If you are a makeup whore like me, then you're all set. You probably already know what colors and products work for you and obsessively match makeup to your outfits. Stick with that.
If not, I would suggest you go get a makeover at your local makeup counter. If you are lucky enough to live near a Sephora, this is a great place to learn and experiment. Sephora also has products in different price ranges. Ask for a similar product in a lower price range if cost is an issue. Do several makeovers until you find a look that you are happy with. Ask the makeup artist a lot of questions about technique, application, etc. Ask why they chose the colors they chose for you. Learn your face. Where are your cheekbones, how to highlight them. If you feel you have a flaw, like eyes too close together, nose too wide or pointed, ask about corrective shading and highlighting. Tell them you are looking for makeup that works for you for a video. Many of the counter makeup artists work on wedding videos or local commercial shoots and have great tips to share.
Here's the deal. If you can't afford it, don't buy the products. Maybe buy one less expensive item as a token of appreciation to the makeup artist. Take a white tissue or paper and smear the products that work for you on it, foundation, eyeshadows, blush and lipstick. Write on the tissue what each is for. Then go to your local drug store, smear the testers on another tissue to compare with the original tissue and match the product colors as best you can with cheaper products.
I do apologize to any cosmetic counter makeup artists out there if this seems like taking advantage of their skills. An even better idea to find a makeup artist you like and barter your skills in the kitchen in exchange for their professional knowledge.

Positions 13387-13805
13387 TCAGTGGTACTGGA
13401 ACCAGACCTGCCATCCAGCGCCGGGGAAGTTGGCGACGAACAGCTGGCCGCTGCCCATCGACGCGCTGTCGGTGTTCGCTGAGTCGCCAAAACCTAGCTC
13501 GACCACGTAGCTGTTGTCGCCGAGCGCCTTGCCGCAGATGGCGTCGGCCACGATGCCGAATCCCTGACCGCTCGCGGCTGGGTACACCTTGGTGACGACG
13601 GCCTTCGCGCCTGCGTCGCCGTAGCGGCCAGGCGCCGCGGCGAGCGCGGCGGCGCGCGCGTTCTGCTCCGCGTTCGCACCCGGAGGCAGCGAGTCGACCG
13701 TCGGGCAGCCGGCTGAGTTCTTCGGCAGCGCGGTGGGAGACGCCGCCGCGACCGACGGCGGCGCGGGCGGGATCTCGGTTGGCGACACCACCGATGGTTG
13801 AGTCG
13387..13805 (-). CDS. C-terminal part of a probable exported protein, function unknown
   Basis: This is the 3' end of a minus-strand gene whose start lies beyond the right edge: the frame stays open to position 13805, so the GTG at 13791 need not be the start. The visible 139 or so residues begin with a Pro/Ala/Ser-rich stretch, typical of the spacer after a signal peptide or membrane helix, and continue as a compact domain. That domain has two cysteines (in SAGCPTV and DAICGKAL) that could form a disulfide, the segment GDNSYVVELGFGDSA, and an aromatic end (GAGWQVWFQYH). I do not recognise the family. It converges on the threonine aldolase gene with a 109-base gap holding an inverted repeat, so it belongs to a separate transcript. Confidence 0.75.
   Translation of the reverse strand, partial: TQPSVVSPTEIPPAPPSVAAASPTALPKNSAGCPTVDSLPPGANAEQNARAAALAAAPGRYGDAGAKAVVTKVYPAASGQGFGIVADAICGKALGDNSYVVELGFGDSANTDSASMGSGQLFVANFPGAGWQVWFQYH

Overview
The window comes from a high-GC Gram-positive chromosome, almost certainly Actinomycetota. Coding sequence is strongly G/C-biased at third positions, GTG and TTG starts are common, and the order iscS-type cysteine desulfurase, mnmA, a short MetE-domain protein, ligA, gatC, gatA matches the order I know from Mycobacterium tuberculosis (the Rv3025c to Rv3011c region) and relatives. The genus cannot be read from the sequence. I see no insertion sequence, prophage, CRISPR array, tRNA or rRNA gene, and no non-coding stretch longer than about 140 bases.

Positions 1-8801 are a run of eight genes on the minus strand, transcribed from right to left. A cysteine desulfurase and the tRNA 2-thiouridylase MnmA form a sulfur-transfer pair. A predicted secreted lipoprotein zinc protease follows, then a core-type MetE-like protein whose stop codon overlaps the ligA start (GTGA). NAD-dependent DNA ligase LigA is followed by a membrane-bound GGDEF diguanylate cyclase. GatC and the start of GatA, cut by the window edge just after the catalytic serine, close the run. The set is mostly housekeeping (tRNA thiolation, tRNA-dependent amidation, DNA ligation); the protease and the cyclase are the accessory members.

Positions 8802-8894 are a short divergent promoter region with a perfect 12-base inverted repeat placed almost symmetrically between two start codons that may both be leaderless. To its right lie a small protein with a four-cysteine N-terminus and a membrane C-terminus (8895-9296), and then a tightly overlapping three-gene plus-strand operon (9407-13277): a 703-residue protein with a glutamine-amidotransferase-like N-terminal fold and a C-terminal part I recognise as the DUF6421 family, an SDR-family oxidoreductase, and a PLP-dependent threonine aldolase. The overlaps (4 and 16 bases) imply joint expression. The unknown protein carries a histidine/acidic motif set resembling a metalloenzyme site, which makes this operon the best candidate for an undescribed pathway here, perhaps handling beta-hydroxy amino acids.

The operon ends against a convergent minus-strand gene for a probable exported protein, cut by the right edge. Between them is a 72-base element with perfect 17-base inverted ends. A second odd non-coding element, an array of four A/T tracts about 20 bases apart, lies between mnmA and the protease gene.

Mostly stick with neutrals but be mindful of what you are wearing in the shoot. It should not clash. Depending upon your age, less is more. Younger women often can get away with a bit of powder, lipstick and mascara. Older women require more makeup to achieve a "natural" look. There are a few tricks professionals use like a pop of frosted gloss in the center of the lips which defines the lips nicely on camera.
Hair: Again, I am speaking to the women, but if you are man with a lot of hair, just keep it off your face and make sure it's combed :-)
For women, your hair should frame your face, not distract from it. As you will be cooking, make sure it is secured so it doesn't fall in your face as you are working causing you to do the dreaded push the hair back with the wrist move.
Many older hosts highlight strands of hair around their face several shades lighter than the base color. The blonder strands illuminate the face and give it a youthful lift on and off camera.
I probably should have wrapped this post in colorful graphics and fun pictures for a better presentation. I was short on time and wanted to finally get this information out. I didn't cover everything and sometimes you need to break all the rules to make a really great video. Break All the Rules would be my last tip but only after you have acquired some on camera skills beforehand. In general these tips are meant to quell performance anxiety and give some structure to the hosting process. I hope they were helpful.
Again, you can contact me with specific questions.
Now go for it! Happy video-ing!